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March 22
1875 - Construction begins on San Fernando Railroad Tunnel [story]

Commentary by Linda Castro
| Thursday, Sep 28, 2017

A California desert jewel lies about eight miles north of the Barstow in the Calico Peaks Range: Rainbow Basin Natural Area. As the name suggests, the rocks in the area are colorful, ranging from pinks and tans to greens and purples.

However, Rainbow Basin does not look like a basin. It is merely an opening in a mountain wall where geological artistry appears in splashes of color and layered waves of stone. The area holds a breathtaking variety of hills, washes and scenic canyons where water and wind have sculpted layers of sandstone and sediment to expose brilliantly colored formations.

Despite its close proximity to the city of Barstow, the area remains virtually undiscovered. The area does not contain an information center and holds minimal signage. However, it is well worth a visit. Visitors to the area can find scenic opportunities for hiking, rock scrambling, camping, photography, sightseeing and horseback riding.

For those who enjoy hiking or rock scrambling, the Owl Canyon Trail provides excellent opportunities for exploration. The Owl Canyon trailhead is located at the back of Owl Canyon Campground.

Other than the very beginning of the trail, there is no actual trail. Hikers just need to follow the wash into the canyon. For those looking for an easy, short hike, they can hike from the campground for a little less than one mile, where they will reach a six to eight-foot rock wall, at which point they can hike back to the campground. Beyond this point, there are parts of the canyon that are rated as “Class 3” scrambling, so it is recommend that only those with adequate rock scrambling experience go beyond this point.

About one-quarter mile into the canyon, be sure to look for a “cave” on the right (east) side of the canyon, which is actually a tunnel. If you have a flashlight with you, continue to walk through the cave very carefully. The other entrance lets out into a small, narrow canyon.

The Bureau of Land Management, which manages the Rainbow Basin Natural Area, has designated the area as an “area of critical environmental concern” and a California Desert National Conservation Land, due to the nationally significant landscape features and paleontological resources in the area.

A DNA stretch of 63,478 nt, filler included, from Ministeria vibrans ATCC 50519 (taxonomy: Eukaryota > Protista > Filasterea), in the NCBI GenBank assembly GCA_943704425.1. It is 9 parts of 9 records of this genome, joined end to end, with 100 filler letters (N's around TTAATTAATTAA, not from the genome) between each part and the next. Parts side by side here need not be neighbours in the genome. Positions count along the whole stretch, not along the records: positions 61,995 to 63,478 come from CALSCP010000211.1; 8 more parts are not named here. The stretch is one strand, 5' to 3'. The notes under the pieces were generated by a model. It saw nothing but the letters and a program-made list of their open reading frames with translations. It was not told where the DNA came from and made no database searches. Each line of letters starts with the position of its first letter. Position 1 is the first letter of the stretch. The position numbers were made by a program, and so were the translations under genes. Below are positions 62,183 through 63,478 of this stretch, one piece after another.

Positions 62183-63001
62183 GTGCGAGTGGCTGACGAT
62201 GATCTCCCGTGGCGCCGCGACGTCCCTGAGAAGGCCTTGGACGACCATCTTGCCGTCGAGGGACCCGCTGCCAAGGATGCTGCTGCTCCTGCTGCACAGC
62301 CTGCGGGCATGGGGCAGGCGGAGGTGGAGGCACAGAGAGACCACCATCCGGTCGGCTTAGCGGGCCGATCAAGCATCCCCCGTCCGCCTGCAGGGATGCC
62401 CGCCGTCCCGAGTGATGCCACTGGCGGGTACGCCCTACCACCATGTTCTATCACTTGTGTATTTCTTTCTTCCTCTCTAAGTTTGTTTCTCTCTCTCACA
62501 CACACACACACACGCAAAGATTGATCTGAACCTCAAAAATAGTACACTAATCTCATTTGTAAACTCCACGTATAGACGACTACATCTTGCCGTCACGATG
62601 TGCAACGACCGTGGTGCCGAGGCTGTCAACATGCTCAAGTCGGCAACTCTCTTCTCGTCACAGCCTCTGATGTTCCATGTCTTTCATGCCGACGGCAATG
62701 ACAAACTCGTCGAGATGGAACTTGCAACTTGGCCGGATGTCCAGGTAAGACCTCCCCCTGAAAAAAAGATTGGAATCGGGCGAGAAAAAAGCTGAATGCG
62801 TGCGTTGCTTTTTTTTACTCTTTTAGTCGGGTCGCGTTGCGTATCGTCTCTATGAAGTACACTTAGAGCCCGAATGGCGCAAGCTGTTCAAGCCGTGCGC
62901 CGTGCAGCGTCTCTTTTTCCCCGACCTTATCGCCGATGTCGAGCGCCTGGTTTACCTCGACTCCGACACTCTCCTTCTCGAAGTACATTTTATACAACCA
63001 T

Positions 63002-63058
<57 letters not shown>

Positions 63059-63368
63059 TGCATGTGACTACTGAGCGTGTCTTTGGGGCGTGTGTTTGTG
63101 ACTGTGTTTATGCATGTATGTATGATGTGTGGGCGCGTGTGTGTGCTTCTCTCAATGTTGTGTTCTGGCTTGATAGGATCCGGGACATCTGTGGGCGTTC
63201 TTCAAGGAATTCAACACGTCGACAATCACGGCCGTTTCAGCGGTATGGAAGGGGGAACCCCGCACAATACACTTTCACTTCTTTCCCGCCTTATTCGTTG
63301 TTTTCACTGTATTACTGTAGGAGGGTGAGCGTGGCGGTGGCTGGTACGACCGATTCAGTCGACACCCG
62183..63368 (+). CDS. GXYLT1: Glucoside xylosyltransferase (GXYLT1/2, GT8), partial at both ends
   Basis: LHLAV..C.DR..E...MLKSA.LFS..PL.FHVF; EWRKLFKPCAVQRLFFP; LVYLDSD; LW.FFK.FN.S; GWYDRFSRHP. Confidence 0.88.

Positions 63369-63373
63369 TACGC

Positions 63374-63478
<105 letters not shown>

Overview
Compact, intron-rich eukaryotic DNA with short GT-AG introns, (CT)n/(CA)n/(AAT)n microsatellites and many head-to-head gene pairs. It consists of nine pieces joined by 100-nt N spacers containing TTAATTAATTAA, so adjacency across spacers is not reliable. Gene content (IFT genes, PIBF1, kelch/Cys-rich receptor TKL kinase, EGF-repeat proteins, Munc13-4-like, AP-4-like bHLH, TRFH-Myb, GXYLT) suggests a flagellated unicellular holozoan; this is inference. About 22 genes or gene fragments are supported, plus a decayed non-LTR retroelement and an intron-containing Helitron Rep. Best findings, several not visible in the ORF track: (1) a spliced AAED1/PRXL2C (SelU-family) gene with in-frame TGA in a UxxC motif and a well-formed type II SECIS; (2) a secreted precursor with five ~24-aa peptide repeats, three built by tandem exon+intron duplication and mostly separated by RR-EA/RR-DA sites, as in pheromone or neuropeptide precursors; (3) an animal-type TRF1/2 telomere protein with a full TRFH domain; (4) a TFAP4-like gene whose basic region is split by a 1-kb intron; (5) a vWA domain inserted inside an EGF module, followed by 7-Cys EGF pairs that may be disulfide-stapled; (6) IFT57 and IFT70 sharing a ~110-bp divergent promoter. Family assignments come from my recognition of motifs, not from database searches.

The Rainbow Basin area was once a verdant marsh and the home of many prehistoric creatures. Miocene-age horses, camels, mastodons, saber-tooth cats and countless insects once lived in this valley. Their remains are embedded in the canyon walls, buried by sediments over time.

Many of the fossils found in Rainbow Basin are now on display in museums around the country. So many fossils have been discovered here that the geologists have called the geologic period the “Barstovian Stage” (referencing the close proximity to Barstow). Although you might find fossils in the area, it is important to keep in mind that permits are required to remove them. If any are found, please leave them in place and notify the BLM Barstow Field Office at 760-252-6000.

Within this area of critical environmental concern, routes are posted with “OPEN” route markers. The use of passenger vehicles and four-wheel drive vehicles is permitted only on designated and signed open routes.

The Fossil Canyon Loop Road is an interesting route for vehicle touring that provides multi-colored scenic views. This is a narrow, one-way dirt road that winds through narrow gorges and gouges. It is best driven with a high-clearance or four-wheel drive vehicle.

Weather extremes and poisonous snakes are desert hazards common to this area. Rainbow Basin has a flash flood risk, as well. Avoid low-lying areas during storms, and remember that rain upstream can cause flooding even though it is not raining in the immediate area.

To get to Rainbow Basin Natural Area, take old Route 58 to Fort Irwin Road, proceed north, then turn left on Fossil Bed Road and follow the BLM signs. From Main Street in Barstow, go north on First Avenue across the railroad tracks. Turn left at Irwin Road and go 6 miles. Then turn left on Fossil Road for 3 miles to Rainbow Basin Loop Road. Turn right and travel 1 mile to Owl Canyon Road, turn right and travel about 2 miles to Owl Canyon Campground.



Linda Castro is a nature enthusiast and animal lover. She is the Assistant Policy Director for the California Wilderness Coalition and serves on the board of the SCV-based Community Hiking Club.  Her commentaries relate to California’s deserts.




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  1. jim says:

    Once upon a time (before George Deukmajian crapped on the California Junior Colleges), you could take an AA in mining and geology at AVJC. If you did take it, you would have learned how to do stratigraphic mapping at Rainbow Basin as part of the curriculum.

    And not just for the fossils, but for an understanding of the geologic and geomorphic processes that created that pocket-sized wonderland.

    Granted, you did need to have an understanding of the local flora and fauna, other wise you might walk up to without recognizing the Mojave Green rattlesnakes that abound in the area. Nasty buggers, with a very nasty attitude. If you stopped in front of them on the road, they would sit there coiled up; if you got out of the vehicle, being pit vipers they would follow your heat signature. And then they would head straight for you with murderous intent.

    I loved that weekend at Rainbow Basin, and only had to dodge the Mojave Greens twice. And I left them and their progeny for the rest of you.

  2. stan kirby says:

    It is nice to see reports around Barstow, the hi desert is really a great place to be.
    There is alot to know or simply to injoy

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